October 2012

In the face of Michael Gove’s initiative to replace GCSEs with the new EBacc,  the Bacc for the Future campaign is organising a petition which now has increasing support among the arts community and institutions:
“The English Baccalaureate (EBacc) threatens the very future of creative subjects – like Music, Art, Design & Technology, Drama and Dance.  By missing them off its list of core areas children must study, the Government is undermining their place at the heart of learning.
Your voice is vital to help change this.  Without them, our children will be denied the balanced education they need to grow and thrive. Without them, the skills that drive our creative economy will be lost.” (more…)

This Friday 2nd November, a chance to see Lost Dog‘s Place Prize winning duet It Needs Horses at the Corn Exchange in Newbury, alongside the company’s newest work Home for Broken Turns.  Blackly comic and highly physical dance theatre performed by an international cast of performers from some of Europe’s most reputable dance and physical theatre companies, including Hofesh Schechter Company, Fabulous Beast and Gecko.  It Needs Horses tells the tale of a down at heel circus duet and their increasingly desperate attempts to entertain the crowd… (more…)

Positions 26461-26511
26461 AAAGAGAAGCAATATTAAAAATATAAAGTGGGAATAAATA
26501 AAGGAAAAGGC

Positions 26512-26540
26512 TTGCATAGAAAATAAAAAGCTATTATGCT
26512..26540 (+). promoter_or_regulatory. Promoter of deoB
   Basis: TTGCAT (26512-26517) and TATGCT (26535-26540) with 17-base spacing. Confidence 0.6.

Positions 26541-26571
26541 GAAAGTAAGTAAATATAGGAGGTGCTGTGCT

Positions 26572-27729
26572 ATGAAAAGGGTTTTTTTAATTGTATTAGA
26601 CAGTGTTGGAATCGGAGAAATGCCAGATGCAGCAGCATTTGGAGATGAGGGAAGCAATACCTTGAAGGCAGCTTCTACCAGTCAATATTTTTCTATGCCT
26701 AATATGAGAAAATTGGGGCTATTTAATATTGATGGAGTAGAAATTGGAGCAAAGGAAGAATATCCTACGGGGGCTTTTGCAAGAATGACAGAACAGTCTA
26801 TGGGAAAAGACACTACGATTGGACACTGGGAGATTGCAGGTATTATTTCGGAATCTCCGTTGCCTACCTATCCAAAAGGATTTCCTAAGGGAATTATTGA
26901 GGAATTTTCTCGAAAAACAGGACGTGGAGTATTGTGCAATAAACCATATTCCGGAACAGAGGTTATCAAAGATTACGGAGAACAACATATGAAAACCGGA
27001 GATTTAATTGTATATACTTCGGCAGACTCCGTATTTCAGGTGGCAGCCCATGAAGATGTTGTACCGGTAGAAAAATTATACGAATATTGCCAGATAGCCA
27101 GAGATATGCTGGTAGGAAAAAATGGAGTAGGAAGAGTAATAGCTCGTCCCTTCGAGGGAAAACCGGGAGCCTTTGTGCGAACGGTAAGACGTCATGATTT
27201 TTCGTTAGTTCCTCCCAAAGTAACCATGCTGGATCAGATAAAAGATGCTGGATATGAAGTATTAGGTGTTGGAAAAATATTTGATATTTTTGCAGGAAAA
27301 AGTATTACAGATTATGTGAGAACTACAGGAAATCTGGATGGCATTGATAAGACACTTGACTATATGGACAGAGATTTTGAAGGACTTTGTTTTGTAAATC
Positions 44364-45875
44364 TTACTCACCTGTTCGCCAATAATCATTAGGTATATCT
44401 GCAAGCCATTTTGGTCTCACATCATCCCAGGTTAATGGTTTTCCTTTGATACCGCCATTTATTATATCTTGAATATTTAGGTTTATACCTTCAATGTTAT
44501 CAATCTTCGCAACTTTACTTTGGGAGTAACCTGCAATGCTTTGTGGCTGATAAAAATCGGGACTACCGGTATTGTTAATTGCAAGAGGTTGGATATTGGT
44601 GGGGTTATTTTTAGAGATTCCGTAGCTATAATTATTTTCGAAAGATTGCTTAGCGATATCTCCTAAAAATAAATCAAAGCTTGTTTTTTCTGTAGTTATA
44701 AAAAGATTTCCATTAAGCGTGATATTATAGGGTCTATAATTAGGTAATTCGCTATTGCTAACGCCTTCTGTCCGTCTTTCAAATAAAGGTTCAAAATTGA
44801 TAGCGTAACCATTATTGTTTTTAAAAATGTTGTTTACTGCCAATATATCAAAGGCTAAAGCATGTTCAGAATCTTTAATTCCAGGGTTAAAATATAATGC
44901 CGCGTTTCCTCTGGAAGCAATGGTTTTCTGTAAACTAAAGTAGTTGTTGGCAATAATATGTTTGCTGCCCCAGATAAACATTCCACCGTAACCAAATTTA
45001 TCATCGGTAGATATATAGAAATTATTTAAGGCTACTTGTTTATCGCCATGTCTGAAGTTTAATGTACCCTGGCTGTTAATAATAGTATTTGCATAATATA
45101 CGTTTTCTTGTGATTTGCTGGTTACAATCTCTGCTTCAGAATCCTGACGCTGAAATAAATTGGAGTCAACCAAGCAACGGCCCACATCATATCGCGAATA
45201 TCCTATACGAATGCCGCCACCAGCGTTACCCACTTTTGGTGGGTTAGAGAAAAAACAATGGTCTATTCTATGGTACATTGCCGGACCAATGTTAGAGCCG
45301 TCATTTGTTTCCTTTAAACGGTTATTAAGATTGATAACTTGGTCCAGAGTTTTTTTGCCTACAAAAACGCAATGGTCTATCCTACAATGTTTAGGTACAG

The Royal Ballet’s Swan Lake, broadcast live from the Royal Opera House to the Phoenix Cinema, Oxford. 23 October 2012.

As Zenaida Yanowsky slowly unfolds her leg in a high développé devant, she seems to float for a moment before she rises and subsides, caught and supported by Nehemiah Kish as she falls backwards.   This is a very trusting partnership between Kish, an elegant dancer with beautiful line, and the lyrical Yanowsky.   Kish’s Siegfried is a sincere prince, who loves Odette, but has no chance against Yanowsky’s Odile:  her fouettés and virtuoso steps embody deceit, and she suffuses the most ordinary step, such as a posé turn, with cunning. (more…)

Joe Lott writes:

At the Flourish Dance Scratch Night, at the Pegasus Theatre on Saturday 3rd November, you can see the latest work from: Marina Collard, Joe Lott Dance, Ana Barbour, Jenny Parrott and Emma Webb. (more…)